The Framework Laptop is designed to be modular, repairable, and upgradeable. The battery, ports, display, and even the motherboard are user replaceable. And thanks to a modular port system, you can not only choose the ports you want, but you can swap them out at any time.
That modular port system is designed around a series of USB Type-C connectors. But while those USB ports support 40 Gbps data transfer speeds, they weren’t technically certified as Thunderbolt 4 ports… until now.
In a nutshell, Thunderbolt certification means that you should be able to use any Thunderbolt-compatible accessories including docking stations and graphics card enclosures. Up until now, you’ve probably been able to use most of those with a Framework Laptop… but it wasn’t guaranteed.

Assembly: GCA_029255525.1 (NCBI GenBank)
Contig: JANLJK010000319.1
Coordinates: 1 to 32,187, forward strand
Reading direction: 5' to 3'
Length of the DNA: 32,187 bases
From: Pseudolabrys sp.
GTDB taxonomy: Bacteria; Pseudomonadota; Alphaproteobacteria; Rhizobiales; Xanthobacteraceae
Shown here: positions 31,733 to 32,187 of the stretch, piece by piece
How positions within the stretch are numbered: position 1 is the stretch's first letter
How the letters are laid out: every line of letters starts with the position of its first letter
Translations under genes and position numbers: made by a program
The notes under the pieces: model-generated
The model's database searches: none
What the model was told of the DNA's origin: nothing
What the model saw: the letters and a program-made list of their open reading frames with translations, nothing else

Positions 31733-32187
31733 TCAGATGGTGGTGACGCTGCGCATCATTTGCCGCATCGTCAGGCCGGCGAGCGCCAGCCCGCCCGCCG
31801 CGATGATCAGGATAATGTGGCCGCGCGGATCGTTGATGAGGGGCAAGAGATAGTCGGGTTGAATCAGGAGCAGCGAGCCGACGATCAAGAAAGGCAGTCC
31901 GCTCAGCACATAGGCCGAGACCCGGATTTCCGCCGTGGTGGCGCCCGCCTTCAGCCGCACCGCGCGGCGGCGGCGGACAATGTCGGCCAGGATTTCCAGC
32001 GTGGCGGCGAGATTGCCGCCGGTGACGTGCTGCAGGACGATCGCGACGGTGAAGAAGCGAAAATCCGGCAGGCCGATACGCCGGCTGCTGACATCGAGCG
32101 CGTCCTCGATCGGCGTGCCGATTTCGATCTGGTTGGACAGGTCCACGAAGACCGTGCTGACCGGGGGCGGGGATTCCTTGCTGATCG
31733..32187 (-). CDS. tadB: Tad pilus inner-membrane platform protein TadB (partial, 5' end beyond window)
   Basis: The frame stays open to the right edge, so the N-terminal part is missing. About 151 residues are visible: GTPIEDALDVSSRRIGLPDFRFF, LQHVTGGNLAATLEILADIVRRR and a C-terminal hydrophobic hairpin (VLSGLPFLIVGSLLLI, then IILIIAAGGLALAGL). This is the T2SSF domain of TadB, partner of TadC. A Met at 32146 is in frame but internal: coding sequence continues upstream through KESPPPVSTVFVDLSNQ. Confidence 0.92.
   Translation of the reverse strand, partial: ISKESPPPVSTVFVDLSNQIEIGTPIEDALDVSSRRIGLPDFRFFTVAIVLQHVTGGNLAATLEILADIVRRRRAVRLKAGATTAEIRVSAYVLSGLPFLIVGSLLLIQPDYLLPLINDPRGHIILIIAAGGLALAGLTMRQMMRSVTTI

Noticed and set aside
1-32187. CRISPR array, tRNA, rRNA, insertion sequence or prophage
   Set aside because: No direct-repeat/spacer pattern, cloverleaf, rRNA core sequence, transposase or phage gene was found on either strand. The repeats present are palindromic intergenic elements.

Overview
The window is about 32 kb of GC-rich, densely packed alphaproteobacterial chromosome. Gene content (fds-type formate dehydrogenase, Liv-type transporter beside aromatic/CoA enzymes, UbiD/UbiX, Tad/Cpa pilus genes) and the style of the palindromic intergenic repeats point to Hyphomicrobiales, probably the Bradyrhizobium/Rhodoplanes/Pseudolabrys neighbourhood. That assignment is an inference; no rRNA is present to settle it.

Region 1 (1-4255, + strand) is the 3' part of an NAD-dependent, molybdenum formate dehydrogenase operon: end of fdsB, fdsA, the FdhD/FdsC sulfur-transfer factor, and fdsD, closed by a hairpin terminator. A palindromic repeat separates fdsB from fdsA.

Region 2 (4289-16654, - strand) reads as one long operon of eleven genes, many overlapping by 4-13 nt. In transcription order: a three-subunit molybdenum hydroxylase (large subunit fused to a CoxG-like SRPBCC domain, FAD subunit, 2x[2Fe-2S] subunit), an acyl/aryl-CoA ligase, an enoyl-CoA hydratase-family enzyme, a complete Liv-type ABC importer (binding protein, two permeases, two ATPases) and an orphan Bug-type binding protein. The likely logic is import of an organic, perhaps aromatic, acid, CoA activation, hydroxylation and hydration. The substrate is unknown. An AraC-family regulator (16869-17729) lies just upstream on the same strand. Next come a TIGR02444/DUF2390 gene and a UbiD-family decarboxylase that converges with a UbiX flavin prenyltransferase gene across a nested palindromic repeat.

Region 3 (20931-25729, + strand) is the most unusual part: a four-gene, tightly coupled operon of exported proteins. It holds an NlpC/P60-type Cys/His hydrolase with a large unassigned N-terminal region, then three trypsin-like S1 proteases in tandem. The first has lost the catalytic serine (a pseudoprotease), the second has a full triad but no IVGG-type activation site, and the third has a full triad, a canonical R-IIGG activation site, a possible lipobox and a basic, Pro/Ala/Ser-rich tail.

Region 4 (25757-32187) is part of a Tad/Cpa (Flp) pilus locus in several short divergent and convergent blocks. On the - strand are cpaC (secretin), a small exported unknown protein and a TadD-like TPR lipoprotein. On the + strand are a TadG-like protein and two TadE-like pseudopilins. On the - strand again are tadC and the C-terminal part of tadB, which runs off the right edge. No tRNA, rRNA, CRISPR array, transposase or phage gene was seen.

Now Framework says that all it takes to gain full Thunderbolt 4 certification is a firmware update, which should be available in the coming weeks.
If you’ve got one of Framework’s new Chromebook Edition laptops, the operating system will automatically download and install that firmware update for you. Windows and Linux users will be able to download and install firmware version 3.06 manually to gain full Thunderbolt compatibility sometime in the coming weeks.
Unfortunately Framework does not expect to bring Thunderbolt certification to laptops with 11th-gen Intel Core processors. But the company says a firmware update is on the way which will bring improvements for security and power consumption.
You can find out more about the Framework Laptop in Liliputing’s Framework Laptop review.